It’s the sort of setting in which Ann Gill thrives.
Pens, pencils, and paper are strewn about. Announcements and assignments are scribbled on white boards in blue and red dry-erase marker. In the hallway, children laugh and shout and do their best to prolong the short intermission between bells.
And while the classrooms at UMFS Charterhouse School in Richmond aren’t all that unlike the ones in which Ann used to teach, the children whom she now volunteers to tutor are.
“Other students I’ve worked with weren’t at-risk,” she said. “I don’t have any idea what these kids have been through.” Which is why the retired Chesterfield County and private school special education teacher keeps an open mind, an open heart, and is flexible in her approach.
If a tutoring session doesn’t get off to a good start, for example, Ann will seize the opportunity to simply spend time with the student. “I let them know I’m here, first and foremost, because I want to be here,” she said. “I enjoy being here with you.”
That sort of positive reinforcement is critical to a child’s development. Pair that with consistency and sincerity, Ann said, and it often yields favorable results. “I love teaching, but more so I love to see students come out of their shell and their confidence grow.”
Homeschooled for a time, Ann’s own six children are well aware of their mother’s innate ability to reach kids. That’s part of why her son Patrick recruited her into his classroom.
Before coming to Charterhouse School in 2016, Patrick taught students with neurological differences but hadn’t worked with behavioral issues. With support from colleagues and after the discovery of the movie Resilience, Patrick said he was able to more effectively reach his students.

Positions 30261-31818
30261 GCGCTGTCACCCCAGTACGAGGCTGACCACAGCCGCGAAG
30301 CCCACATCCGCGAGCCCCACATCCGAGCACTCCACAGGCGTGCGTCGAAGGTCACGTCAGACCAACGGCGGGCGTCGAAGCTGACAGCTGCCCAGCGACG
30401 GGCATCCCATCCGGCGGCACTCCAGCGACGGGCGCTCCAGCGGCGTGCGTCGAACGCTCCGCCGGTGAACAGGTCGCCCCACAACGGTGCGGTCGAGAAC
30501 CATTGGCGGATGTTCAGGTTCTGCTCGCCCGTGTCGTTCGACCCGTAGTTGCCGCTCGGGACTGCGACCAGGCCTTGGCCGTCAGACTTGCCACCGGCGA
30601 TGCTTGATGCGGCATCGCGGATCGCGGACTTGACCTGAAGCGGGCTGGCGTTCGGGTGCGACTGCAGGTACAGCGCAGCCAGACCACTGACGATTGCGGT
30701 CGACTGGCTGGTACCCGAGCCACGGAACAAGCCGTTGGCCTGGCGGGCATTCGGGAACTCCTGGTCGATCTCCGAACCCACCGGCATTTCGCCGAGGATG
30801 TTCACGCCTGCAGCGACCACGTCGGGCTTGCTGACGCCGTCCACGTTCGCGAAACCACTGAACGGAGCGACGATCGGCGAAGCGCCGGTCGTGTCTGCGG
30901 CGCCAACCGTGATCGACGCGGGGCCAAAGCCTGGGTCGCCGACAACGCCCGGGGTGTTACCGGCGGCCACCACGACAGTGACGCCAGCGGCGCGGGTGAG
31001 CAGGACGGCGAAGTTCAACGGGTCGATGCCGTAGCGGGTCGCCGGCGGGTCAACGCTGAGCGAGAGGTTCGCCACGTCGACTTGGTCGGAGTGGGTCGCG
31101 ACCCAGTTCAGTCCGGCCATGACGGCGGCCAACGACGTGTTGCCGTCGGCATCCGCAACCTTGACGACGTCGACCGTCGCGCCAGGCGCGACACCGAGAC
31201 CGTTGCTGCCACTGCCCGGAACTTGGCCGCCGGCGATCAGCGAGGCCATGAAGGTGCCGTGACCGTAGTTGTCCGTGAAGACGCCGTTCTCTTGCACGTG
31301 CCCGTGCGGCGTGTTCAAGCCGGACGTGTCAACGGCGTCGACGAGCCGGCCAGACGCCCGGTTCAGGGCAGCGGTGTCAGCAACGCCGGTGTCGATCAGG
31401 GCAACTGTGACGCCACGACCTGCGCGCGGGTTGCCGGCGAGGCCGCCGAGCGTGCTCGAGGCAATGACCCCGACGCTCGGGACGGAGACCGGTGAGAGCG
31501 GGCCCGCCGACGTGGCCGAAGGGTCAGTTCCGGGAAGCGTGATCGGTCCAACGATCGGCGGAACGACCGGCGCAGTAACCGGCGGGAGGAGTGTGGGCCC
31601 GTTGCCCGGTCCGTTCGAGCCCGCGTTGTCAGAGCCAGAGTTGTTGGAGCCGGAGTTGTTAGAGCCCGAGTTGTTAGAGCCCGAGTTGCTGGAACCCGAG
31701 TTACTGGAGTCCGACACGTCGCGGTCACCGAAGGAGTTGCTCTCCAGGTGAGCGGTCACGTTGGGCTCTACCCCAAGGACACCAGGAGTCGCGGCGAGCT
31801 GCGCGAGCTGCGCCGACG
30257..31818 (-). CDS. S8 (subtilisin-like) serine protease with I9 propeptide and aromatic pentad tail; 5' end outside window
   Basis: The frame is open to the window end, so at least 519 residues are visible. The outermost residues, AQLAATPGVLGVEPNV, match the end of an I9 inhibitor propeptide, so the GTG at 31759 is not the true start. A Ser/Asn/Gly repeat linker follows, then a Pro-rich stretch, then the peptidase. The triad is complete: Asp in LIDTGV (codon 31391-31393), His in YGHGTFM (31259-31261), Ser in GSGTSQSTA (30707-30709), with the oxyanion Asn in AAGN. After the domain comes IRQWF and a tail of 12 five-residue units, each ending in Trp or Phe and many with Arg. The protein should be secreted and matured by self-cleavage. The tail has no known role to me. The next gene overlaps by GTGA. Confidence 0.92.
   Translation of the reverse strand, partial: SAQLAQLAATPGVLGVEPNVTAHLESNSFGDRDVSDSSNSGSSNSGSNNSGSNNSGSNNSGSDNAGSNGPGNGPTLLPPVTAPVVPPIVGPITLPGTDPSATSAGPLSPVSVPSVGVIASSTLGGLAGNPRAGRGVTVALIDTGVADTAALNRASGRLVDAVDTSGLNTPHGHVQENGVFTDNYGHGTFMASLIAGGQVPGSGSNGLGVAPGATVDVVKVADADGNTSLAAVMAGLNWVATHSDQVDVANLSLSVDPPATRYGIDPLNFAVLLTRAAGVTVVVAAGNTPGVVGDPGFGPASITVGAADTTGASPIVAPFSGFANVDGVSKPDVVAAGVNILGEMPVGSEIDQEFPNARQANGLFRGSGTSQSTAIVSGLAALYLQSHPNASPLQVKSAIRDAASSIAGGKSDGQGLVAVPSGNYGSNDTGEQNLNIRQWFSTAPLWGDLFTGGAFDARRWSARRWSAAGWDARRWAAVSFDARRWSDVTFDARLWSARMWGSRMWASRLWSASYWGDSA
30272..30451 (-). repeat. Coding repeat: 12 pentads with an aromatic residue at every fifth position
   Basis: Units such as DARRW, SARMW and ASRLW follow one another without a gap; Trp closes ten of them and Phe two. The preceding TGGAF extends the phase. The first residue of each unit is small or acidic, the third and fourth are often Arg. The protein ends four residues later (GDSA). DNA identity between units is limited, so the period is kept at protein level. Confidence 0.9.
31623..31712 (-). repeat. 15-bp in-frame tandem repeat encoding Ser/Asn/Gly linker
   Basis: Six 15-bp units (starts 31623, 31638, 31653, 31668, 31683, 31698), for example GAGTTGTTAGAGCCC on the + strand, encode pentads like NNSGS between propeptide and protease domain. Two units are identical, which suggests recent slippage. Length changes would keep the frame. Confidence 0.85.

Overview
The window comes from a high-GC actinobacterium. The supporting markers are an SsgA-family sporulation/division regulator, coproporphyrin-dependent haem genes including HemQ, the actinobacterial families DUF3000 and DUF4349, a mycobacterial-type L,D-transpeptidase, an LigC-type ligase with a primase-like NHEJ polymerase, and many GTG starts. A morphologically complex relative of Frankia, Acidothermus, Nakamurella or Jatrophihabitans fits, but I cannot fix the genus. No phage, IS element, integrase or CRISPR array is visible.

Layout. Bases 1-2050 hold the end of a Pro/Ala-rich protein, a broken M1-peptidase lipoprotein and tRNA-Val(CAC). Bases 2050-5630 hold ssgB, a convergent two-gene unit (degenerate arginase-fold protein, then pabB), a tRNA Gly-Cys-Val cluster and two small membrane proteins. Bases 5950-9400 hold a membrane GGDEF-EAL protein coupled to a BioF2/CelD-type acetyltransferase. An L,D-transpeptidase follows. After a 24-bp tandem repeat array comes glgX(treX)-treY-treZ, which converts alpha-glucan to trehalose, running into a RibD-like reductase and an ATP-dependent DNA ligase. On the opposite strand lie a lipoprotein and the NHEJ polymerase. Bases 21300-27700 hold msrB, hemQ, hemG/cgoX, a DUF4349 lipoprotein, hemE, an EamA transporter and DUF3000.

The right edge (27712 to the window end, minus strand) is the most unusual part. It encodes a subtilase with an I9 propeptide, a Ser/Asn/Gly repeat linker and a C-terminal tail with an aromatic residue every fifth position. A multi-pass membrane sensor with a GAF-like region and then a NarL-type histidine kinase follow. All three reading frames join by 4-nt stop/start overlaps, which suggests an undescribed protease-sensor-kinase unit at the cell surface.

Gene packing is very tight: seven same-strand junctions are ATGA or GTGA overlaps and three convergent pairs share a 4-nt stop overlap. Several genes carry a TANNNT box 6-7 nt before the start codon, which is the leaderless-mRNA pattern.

The methods introduced in the movie “made more sense than raising my voice,” Patrick said. So much sense, in fact, that he took his parents to see a screening of the film so they’d have a better understanding of the children he was working with. “Incredibly interesting and enlightening,” Ann said of the movie. “I had no idea of the effects of trauma on children.”
Patrick said the work his mother is doing with his students is invaluable, noting an often new-found enthusiasm within those students for having work checked “because they know they have the right answer.”
But beyond books, there’s something even more Ann offers to students at Charterhouse School.
“It’s important for students to know and see our relationship,” Patrick said. “To see that family dynamics can be positive.”
Added Ann: “When children know you love them, they can learn from you.”
UMFS volunteers like Ann offer children a remarkable opportunity to not only learn, but to build relationships. Click here to learn more about the various volunteer opportunities.